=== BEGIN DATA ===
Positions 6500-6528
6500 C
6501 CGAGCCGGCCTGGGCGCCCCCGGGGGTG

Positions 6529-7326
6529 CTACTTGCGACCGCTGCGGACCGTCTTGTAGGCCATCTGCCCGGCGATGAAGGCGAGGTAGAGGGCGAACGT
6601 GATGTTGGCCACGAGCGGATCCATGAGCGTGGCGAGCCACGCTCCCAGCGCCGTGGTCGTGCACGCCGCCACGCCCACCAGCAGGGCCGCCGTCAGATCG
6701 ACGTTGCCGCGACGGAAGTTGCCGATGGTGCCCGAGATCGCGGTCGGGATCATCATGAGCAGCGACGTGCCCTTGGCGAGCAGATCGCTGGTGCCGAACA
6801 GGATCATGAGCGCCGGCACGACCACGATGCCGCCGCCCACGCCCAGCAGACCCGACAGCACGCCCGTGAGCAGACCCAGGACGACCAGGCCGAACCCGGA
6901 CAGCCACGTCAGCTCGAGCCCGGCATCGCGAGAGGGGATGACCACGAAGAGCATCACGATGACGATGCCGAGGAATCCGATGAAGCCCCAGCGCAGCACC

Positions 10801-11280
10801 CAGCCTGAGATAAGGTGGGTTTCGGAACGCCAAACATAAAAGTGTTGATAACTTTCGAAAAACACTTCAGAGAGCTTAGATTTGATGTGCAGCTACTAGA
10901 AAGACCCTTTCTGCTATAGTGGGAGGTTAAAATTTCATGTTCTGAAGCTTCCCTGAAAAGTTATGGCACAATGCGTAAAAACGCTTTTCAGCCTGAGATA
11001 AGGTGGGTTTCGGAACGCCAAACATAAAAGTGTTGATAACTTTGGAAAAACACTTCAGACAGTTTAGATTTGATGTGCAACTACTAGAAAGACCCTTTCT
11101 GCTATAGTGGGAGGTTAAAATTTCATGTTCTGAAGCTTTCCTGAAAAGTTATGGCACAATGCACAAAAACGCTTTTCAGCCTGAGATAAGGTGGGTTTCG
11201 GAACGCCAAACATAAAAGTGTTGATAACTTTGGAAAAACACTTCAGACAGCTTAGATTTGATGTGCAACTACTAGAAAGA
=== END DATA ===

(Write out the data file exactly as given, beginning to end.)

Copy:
Positions 6500-6528
6500 C
6501 CGAGCCGGCCTGGGCGCCCCCGGGGGTG

Positions 6529-7326
6529 CTACTTGCGACCGCTGCGGACCGTCTTGTAGGCCATCTGCCCGGCGATGAAGGCGAGGTAGAGGGCGAACGT
6601 GATGTTGGCCACGAGCGGATCCATGAGCGTGGCGAGCCACGCTCCCAGCGCCGTGGTCGTGCACGCCGCCACGCCCACCAGCAGGGCCGCCGTCAGATCG
6701 ACGTTGCCGCGACGGAAGTTGCCGATGGTGCCCGAGATCGCGGTCGGGATCATCATGAGCAGCGACGTGCCCTTGGCGAGCAGATCGCTGGTGCCGAACA
6801 GGATCATGAGCGCCGGCACGACCACGATGCCGCCGCCCACGCCCAGCAGACCCGACAGCACGCCCGTGAGCAGACCCAGGACGACCAGGCCGAACCCGGA
6901 CAGCCACGTCAGCTCGAGCCCGGCATCGCGAGAGGGGATGACCACGAAGAGCATCACGATGACGATGCCGAGGAATCCGATGAAGCCCCAGCGCAGCACC

Positions 10801-11280
10801 CAGCCTGAGATAAGGTGGGTTTCGGAACGCCAAACATAAAAGTGTTGATAACTTTCGAAAAACACTTCAGAGAGCTTAGATTTGATGTGCAGCTACTAGA
10901 AAGACCCTTTCTGCTATAGTGGGAGGTTAAAATTTCATGTTCTGAAGCTTCCCTGAAAAGTTATGGCACAATGCGTAAAAACGCTTTTCAGCCTGAGATA
11001 AGGTGGGTTTCGGAACGCCAAACATAAAAGTGTTGATAACTTTGGAAAAACACTTCAGACAGTTTAGATTTGATGTGCAACTACTAGAAAGACCCTTTCT
11101 GCTATAGTGGGAGGTTAAAATTTCATGTTCTGAAGCTTTCCTGAAAAGTTATGGCACAATGCACAAAAACGCTTTTCAGCCTGAGATAAGGTGGGTTTCG
11201 GAACGCCAAACATAAAAGTGTTGATAACTTTGGAAAAACACTTCAGACAGCTTAGATTTGATGTGCAACTACTAGAAAGA